A debut collection offers meditations on the beauty of life and the inevitability of death.
This volume features free verse, prose, and a unique hybrid of the two. As the title suggests, Cruess’ focus here is on mortality, but he approaches this topic from many angles. More often than not, he considers the pressing nature of living one’s life to the fullest. The author sets the tone of gratitude right from the outset, where he imagines that he would enjoy existence even if he were a ginkgo biloba leaf. Cruess describes routine pleasures, like feeling a Los Angeles sea breeze in “Beneath cool sheets” or simply coming home (“i sip my wine and wonder why— / i ever would leave this place”), as well as unforgettable moments such as the birth of a child or the death of a parent. Several deeply affecting works, presented consecutively, address his aging mother’s decline, death, and funeral services, concluding with the simple yet heart-ripping line: “Well, I’m home now, in my slightly smaller world.” In addition to techniques like reduced punctuation and limited capitalization often found in free verse, the author notably employs nonstandard spacing, which allows readers great liberty in creating their own linkages and ruptures between phrases. As these textual gaps catch the eye, readers are free to wonder what they might signify: sudden realizations or doubts, a mental or verbal stutter, a gasp or a sigh, overwhelming emotions like exasperation and awe? Cruess’ combination of poetry and prose is perhaps most effective in “Agnes,” in which he regrets his childhood impatience with his maternal grandmother, who suffered from dementia, and worries that he may share the same genetic predisposition, envisioning a bleak future: “And only now and then / have a moment of clarity when i would know / that i was living in a fog… / …a vertiginous fog.” In contrast, the author also includes some lighthearted prose pieces like “Merry Christmas…you Bitch,” which recounts his wife’s interaction with a discourteous state trooper, and “Rising Unnoticed,” where he recalls an unexpected encounter with a hotel mirror while feeling the effects of alcohol and marijuana.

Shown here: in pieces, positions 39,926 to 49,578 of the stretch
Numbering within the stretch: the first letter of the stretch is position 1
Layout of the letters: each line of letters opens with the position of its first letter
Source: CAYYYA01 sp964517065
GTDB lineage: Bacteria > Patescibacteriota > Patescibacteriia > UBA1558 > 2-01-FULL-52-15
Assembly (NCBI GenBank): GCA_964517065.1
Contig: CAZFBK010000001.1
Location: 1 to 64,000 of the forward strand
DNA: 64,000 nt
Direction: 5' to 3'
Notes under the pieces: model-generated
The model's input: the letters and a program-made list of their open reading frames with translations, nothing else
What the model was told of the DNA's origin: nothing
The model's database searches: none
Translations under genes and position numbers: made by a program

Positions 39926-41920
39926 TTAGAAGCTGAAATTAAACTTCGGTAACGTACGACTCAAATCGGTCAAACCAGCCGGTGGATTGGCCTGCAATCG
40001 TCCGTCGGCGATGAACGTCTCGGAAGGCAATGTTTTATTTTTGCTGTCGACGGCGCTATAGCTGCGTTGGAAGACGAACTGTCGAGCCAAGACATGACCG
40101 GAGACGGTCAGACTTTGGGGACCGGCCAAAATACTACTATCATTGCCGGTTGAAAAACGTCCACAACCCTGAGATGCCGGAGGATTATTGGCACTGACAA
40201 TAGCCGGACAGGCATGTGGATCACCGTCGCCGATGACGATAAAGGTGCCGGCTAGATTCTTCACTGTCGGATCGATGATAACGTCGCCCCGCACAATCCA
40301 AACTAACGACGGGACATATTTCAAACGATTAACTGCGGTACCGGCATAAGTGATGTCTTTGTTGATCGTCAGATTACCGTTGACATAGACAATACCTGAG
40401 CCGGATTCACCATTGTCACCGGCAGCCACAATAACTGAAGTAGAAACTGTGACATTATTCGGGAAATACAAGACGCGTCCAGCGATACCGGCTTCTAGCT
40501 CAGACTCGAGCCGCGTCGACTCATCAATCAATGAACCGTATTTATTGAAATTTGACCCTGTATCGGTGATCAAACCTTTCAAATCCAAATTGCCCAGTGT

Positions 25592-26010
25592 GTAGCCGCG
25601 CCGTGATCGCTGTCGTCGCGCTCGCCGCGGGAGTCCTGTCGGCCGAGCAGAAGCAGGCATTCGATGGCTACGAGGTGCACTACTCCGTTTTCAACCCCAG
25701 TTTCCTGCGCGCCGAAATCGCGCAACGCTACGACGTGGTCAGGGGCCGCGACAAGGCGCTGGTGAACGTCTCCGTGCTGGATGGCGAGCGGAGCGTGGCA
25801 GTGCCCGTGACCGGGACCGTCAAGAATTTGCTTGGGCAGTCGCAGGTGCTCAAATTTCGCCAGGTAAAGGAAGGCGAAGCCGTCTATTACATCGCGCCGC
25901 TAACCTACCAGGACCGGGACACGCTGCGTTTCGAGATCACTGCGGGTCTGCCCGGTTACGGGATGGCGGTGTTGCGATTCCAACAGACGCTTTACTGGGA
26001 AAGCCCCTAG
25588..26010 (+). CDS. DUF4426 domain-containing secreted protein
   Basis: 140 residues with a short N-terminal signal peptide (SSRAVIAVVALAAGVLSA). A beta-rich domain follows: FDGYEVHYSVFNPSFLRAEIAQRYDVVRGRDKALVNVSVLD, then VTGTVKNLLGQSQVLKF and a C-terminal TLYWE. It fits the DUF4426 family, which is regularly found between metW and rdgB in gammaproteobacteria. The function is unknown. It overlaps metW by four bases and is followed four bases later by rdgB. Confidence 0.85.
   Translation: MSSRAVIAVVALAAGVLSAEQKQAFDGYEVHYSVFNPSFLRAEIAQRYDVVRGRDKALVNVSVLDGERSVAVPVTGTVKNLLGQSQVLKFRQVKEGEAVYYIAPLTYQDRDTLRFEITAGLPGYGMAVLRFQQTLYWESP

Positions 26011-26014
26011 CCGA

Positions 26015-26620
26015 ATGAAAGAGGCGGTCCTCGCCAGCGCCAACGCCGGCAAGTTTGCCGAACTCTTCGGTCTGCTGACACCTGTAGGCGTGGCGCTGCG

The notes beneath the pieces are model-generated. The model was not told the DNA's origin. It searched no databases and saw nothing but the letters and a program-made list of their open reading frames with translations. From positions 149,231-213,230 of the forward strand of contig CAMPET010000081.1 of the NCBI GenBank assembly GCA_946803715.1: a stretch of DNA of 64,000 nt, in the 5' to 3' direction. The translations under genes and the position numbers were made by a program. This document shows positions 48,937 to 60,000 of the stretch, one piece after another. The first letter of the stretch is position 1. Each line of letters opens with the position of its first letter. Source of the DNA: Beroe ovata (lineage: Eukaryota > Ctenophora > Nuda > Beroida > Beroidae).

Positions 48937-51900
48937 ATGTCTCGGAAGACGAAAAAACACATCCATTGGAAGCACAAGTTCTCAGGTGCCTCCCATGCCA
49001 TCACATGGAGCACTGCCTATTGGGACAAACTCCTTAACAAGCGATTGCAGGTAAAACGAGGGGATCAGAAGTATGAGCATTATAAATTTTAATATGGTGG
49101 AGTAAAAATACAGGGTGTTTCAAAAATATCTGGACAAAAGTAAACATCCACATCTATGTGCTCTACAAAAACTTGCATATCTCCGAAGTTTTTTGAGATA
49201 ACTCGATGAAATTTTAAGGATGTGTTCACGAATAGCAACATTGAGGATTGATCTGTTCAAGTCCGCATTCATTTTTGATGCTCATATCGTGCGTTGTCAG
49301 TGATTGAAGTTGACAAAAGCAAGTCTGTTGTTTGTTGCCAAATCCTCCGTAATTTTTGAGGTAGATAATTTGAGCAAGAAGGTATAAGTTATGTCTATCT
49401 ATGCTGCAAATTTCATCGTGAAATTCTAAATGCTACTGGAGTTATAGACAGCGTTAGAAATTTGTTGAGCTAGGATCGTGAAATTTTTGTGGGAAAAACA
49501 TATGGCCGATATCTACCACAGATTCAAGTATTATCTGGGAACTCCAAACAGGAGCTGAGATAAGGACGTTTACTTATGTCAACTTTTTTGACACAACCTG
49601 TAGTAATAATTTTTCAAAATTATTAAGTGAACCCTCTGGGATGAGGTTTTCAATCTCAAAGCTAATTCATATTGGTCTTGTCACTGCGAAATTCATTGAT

A creative, impressive reminder of the importance of embracing all that life has to offer: sensations, emotions, observations, and experiences.